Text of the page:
Jesus be Praised! 


These verses are not a plea against generosity, but against overextending one’s financial resources and acting in irresponsible ways that could lead to poverty.  It is important to maintain a balance between generosity and good stewardship.  God wants us to help our friends and the needy, but he does not promise to cover the costs of every unwise commitment we make.  We should also act responsibly so that our families do not suffer. 


 “Good doctrine”: There is no wisdom but that which is linked to good doctrine, which should be the focal point of all instruction.

Sometimes in the Proverbs, it seems as if we are covering the same ground all over again. Whether this is to drive home a lesson, or whether we are picking up extra fragments of truth and that is the reason for repetition is not clear. As we said in previous lessons, wisdom is the subject. We see here, also, that a doctrine (belief) has been established.

Instructions in God’s law came from father to son in these times. It was very important not to leave out even minor details in that law. We are told again here to remember in detail the law of God and to live by it (do not forsake it).  In fact, we should make it our doctrine or way of life as well.

One of the greatest responsibilities of parents is to encourage their children to become wise. Here Solomon tells how his father, David, encouraged him to seek wisdom when he was young.  This encouragement may have prompted Solomon to ask God for wisdom above everything else.  Wisdom can be passed on from parents and grandparents to children, from generation to generation.  Ultimately, of course, all wisdom comes from God; parents can only urge their children to turn to him.  If your parents never taught you in this way, God’s Word can function as a loving and compassionate parent to you.  You can learn from the Scriptures and then create a legacy of wisdom as you teach the next generation.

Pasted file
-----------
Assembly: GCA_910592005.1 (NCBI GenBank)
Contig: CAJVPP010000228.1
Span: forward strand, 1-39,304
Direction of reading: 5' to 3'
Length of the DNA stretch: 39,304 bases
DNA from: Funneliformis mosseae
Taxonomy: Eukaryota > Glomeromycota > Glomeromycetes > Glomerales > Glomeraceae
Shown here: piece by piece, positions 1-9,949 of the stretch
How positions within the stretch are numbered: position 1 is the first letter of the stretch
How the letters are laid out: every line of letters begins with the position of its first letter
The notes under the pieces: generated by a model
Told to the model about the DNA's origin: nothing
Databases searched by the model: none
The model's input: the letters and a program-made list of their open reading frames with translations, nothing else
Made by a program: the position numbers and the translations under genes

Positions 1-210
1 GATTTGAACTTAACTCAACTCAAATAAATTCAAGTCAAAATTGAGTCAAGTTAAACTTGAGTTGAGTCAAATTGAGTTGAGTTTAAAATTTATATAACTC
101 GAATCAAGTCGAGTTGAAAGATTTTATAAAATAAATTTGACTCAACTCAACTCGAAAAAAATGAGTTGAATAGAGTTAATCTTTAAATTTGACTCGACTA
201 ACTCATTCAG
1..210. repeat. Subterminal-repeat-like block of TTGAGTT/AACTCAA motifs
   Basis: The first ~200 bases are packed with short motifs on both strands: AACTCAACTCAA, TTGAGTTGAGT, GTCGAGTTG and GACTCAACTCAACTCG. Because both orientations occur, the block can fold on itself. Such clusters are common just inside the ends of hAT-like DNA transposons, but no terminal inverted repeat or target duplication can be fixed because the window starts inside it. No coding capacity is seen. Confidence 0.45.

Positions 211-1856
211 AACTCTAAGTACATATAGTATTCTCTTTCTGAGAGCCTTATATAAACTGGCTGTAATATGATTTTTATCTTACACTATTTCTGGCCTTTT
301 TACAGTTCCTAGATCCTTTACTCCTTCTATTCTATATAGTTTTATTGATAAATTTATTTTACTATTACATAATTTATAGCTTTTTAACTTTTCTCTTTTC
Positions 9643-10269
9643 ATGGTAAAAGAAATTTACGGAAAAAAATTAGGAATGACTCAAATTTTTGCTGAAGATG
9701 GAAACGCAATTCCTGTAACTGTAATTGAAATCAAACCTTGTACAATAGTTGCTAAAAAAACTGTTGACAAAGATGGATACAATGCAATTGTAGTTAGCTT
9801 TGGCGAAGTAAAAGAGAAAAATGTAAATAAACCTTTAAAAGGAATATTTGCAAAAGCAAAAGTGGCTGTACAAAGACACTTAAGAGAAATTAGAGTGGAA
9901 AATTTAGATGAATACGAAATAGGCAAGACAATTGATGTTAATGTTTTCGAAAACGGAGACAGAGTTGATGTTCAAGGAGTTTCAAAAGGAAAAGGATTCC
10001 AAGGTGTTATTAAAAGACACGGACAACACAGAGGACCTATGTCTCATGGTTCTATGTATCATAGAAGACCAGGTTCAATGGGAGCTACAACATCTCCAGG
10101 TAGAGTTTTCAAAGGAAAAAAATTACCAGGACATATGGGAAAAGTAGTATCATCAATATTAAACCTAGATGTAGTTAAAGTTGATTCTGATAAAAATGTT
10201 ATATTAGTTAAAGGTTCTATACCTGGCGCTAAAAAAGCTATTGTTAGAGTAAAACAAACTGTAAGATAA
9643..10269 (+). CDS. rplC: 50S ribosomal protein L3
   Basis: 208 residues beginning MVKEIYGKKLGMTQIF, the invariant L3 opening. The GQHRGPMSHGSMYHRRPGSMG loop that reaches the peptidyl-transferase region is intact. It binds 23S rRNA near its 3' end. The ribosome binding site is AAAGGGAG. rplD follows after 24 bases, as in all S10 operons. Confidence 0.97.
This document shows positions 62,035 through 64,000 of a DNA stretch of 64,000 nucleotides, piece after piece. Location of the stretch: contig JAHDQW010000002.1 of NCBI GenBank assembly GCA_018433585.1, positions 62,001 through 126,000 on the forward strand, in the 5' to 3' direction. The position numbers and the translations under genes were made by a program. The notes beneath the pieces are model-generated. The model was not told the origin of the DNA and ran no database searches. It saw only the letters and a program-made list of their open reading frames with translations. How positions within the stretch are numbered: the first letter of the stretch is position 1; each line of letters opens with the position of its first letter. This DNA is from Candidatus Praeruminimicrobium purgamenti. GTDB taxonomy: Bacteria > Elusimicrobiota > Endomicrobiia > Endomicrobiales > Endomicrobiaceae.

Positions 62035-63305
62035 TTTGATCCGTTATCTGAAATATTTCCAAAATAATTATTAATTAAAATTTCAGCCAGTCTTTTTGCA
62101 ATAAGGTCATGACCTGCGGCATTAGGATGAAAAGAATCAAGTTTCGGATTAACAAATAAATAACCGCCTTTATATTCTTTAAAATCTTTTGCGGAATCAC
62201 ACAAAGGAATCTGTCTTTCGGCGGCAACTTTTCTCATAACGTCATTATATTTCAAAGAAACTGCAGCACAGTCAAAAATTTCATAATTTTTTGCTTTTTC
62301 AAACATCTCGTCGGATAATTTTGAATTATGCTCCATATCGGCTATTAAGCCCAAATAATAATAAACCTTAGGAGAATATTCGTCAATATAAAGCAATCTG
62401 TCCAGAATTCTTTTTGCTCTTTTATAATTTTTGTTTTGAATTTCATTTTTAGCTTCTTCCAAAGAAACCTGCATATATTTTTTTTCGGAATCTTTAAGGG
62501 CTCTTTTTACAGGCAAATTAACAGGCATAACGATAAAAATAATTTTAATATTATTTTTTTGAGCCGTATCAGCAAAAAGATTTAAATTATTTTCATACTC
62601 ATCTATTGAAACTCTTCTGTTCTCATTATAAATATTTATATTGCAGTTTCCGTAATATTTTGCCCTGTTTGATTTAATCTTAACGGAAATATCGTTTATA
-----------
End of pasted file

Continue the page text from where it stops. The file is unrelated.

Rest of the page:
“My son” tell us who this message is to. It is not to the world in general, but to the followers of God. God reminds us to not forget His teachings but hide them away in our hearts. God also reminds us to walk in His ways.

His “commandments” here are talking about all of His ways. Just as the commandment to honor father and mother promises that our days may be long upon the earth, we see the promises of length of days here if we follow in His ways.

When you know that you have done the right things, it does bring peace. Sin brings fear of punishment, but obedience brings peace.


Solomon has taken God’s law and made it his own by faith and obedience, as well as teaching. The wisdom of these words is available to those who, first of all, understand the rich value (treasure), that wisdom possesses. Appropriating wisdom begins when one values it above all else.


 “Good doctrine”: There is no wisdom but that which is linked to good doctrine, which should be the focal point of all instruction.

Sometimes in the Proverbs, it seems as if we are covering the same ground all over again. Whether this is to drive home a lesson, or whether we are picking up extra fragments of truth and that is the reason for repetition is not clear. As we said in previous lessons, wisdom is the subject. We see here, also, that a doctrine (belief) has been established.

Instructions in God’s law came from father to son in these times. It was very important not to leave out even minor details in that law. We are told again here to remember in detail the law of God and to live by it (do not forsake it).  In fact, we should make it our doctrine or way of life as well.

One of the greatest responsibilities of parents is to encourage their children to become wise. Here Solomon tells how his father, David, encouraged him to seek wisdom when he was young.  This encouragement may have prompted Solomon to ask God for wisdom above everything else.  Wisdom can be passed on from parents and grandparents to children, from generation to generation.  Ultimately, of course, all wisdom comes from God; parents can only urge their children to turn to him.  If your parents never taught you in this way, God’s Word can function as a loving and compassionate parent to you.  You can learn from the Scriptures and then create a legacy of wisdom as you teach the next generation. 


Expanding the purpose and terms of verse 2, Proverbs engages in a process of schooling a son in the disciplines of (1) Wisdom (a different Hebrew word from that in v.2) which means discreet counsel or the ability to govern oneself by choice; (2) Justice, the ability to conform to the will and standard of God; a practical righteousness that matches one’s positional righteousness; (3) Judgment, the application of true righteousness in dealing with others; and (4) Equity, the living of life in a fair, pleasing way.


Ants can teach us about preparation; coneys (badgers) about wise building; locusts about cooperation and order; and lizards about fearlessness.  Compare this to Jesus teaching in Mathew 6:25-34 that an effective way to resist worry involves a carful observation of the birds and the hills.